Time flies and we’ve now been here four days. We visited T-Site yesterday; still one of my favorite retail experiences, even though I can’t use half the things they have. It’s a pop culture magazine as physical space: something we all need since the internet killed everything.
We paid Tokyo and Osaka a visit last fall, following up on my life’s goal of visiting Japan at least once every two years, and nothing disappointed — not the food, people, weather, galleries, nor multi-storey complexes designed to make me buy media and electronics. As Craig Mod alluded to recently on Twitter, Tokyo is a place that fulfills the city’s promise as a tool for human life.
The thing I love about its density and intensity is how that translates into support for all manner of subcultures and obscure hobbies. Today, you can barely find a functioning and interesting bookstore in Singapore, while in Tokyo it’s not just bookstores that thrive. One can wander into massive stores selling model train and forest diorama-building supplies, or records curated from a specific period, or vintage camera parts emporiums. We’re not large enough to incubate that kind of diversity, and the city dweller’s life suffers for it.
I thought I was perfectly fine with digital discovery, Spotify-style apps and the iTunes Store, but at the risk of losing the last big retailer in town (HMV), and remembering how one could wander for hours and come out with armfuls of new music, I think I’m going to miss the tactile/spatial experience of old. There’s something about walking in and seeing with your own eyes a handmade display promoting an album you’d never heard of, and becoming curious. A thumbnail doesn’t do that.
Branch is a relatively new startup and service that allows anyone to set up ad-hoc, public discussion spaces. The person who sets the topic (or question) can invite others over Twitter or email, and any other viewer can ask to join in by simply writing what they would say if they were already part of the discussion. After that’s approved, they’re in. It’s an elegant and well-designed system, but still relatively unfriendly to some.*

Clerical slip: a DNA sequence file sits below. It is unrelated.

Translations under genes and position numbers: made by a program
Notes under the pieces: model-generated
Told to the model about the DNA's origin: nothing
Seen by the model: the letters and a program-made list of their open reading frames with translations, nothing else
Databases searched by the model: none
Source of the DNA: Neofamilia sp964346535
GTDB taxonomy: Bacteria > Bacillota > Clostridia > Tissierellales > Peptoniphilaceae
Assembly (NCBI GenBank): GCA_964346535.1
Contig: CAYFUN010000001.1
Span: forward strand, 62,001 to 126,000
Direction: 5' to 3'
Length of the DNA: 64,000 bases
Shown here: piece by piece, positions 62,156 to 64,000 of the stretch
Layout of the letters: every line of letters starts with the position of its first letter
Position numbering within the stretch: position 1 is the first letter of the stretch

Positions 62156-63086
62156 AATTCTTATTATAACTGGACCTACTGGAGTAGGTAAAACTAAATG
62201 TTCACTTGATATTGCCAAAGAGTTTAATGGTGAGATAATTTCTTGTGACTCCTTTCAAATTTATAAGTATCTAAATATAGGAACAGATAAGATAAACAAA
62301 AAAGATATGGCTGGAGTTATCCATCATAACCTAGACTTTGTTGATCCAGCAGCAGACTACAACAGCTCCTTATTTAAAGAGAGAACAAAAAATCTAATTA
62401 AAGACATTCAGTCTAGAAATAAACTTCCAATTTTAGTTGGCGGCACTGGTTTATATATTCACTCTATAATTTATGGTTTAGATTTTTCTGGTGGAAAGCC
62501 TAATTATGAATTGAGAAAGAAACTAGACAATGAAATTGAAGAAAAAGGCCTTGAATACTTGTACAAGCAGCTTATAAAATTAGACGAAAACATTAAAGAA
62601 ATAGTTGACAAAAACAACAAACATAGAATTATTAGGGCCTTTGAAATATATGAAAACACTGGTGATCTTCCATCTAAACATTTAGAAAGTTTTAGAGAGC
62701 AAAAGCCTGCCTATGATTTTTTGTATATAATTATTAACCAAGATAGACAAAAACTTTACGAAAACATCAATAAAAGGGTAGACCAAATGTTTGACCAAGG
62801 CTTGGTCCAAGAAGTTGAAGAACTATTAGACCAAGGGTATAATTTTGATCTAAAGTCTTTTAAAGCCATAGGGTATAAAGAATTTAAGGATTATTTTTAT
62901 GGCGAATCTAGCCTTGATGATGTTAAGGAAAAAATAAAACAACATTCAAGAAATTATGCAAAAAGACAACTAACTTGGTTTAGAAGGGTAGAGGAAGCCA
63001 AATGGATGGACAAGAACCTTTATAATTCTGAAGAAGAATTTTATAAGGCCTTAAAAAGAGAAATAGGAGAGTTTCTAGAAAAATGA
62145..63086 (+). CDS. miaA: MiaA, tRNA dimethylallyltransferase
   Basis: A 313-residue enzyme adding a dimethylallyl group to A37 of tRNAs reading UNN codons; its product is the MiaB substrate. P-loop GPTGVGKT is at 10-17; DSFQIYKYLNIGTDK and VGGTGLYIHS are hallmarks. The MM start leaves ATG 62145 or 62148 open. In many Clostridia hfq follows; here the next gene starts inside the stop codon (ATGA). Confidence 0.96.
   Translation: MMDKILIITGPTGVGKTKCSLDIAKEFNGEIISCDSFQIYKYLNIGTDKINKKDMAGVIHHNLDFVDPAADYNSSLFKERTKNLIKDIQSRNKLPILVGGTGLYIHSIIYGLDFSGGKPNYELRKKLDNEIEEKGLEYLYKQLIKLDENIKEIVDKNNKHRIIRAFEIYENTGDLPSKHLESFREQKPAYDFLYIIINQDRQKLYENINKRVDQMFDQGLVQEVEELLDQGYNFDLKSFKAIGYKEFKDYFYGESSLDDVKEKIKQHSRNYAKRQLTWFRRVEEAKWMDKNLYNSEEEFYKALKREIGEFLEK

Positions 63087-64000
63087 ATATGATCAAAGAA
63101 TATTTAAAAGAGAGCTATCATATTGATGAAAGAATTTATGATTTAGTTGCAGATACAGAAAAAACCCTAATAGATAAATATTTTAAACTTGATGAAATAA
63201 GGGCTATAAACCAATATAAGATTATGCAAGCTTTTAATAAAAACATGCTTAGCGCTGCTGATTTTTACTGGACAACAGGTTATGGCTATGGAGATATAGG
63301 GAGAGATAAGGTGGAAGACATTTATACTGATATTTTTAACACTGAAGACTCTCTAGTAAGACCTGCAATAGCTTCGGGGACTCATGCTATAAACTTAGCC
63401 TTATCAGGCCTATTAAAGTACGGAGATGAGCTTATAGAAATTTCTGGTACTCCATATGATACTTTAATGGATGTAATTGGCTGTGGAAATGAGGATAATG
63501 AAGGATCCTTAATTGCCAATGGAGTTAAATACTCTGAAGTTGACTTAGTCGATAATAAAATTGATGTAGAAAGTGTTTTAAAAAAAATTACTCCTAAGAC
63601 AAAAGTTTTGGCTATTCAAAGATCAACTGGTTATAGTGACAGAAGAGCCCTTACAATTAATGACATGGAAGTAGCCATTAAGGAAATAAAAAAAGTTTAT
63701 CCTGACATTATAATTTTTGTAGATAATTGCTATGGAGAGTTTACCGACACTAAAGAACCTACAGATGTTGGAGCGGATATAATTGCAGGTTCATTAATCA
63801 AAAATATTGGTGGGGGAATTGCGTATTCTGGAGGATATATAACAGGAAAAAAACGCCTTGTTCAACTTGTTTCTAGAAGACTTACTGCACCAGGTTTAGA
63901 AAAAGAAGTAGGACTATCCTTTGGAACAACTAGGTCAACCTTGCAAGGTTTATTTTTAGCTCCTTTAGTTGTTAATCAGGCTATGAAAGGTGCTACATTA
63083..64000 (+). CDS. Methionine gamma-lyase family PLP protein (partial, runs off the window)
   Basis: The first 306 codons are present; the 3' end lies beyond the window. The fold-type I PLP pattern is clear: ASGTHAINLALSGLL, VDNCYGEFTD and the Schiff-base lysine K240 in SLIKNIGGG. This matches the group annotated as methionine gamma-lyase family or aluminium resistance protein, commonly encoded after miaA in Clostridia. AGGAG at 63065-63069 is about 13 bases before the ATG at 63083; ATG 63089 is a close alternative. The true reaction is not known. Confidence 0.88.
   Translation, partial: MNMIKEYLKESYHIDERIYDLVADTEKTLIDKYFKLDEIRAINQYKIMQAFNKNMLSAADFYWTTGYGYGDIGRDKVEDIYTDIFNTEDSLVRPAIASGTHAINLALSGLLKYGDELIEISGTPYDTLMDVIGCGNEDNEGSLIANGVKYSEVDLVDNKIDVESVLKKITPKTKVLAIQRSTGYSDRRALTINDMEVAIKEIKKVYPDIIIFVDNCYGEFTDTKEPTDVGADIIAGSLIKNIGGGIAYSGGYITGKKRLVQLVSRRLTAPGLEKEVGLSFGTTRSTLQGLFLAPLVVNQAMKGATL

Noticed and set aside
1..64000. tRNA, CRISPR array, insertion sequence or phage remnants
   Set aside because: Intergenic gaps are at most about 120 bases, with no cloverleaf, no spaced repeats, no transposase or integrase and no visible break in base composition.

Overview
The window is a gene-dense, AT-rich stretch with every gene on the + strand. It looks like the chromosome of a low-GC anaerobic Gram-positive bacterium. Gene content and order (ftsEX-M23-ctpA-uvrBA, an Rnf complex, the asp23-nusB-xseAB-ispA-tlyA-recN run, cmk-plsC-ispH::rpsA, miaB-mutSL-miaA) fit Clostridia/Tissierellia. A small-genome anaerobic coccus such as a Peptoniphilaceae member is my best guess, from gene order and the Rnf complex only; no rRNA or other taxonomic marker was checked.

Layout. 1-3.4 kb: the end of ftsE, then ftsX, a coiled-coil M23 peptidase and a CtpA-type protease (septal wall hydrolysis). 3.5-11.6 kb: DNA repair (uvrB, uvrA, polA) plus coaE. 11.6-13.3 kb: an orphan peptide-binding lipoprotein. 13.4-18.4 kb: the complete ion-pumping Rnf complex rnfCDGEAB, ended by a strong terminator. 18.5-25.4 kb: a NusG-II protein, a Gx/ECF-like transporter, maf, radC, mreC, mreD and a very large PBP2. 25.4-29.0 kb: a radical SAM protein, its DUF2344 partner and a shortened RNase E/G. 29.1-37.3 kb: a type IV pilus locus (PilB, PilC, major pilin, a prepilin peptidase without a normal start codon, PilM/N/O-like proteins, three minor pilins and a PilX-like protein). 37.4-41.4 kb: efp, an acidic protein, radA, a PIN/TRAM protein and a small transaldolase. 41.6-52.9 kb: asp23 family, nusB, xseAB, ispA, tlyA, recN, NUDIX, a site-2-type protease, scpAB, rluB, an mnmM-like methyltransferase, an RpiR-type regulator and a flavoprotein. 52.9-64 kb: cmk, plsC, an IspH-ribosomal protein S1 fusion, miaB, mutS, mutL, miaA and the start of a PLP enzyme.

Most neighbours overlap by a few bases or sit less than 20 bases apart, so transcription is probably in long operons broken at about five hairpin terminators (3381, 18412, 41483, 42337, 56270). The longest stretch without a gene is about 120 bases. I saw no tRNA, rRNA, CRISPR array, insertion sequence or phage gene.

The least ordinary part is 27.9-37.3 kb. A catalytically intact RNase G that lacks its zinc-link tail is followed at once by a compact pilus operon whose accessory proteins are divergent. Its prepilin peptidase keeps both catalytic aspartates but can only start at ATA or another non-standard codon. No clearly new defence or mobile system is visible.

For my first attempt, I asked the question that came to mind after a late visit to the local HMV last night, after the news broke that their UK offices are now in receivership (broke ass). I’ve already enjoyed the experience immensely, even with just two other participants, and look forward to using this more.
As for the topic of discussion, it’s something I want to think about more. I still believe in the power and value of music discovery outside of clickable lists and webpages. Creating a different sort of physical music retail presence is something I’d love to work on for a future client.
* One friend who I invited balked at the standard Twitter authorization screen that said ‘this app is asking for permission to “See who follows you on Twitter” and “Tweet on your behalf”‘ — pretty standard and harmless stuff that most frequent Twitter users don’t even blink at, but frightening language for others all the same.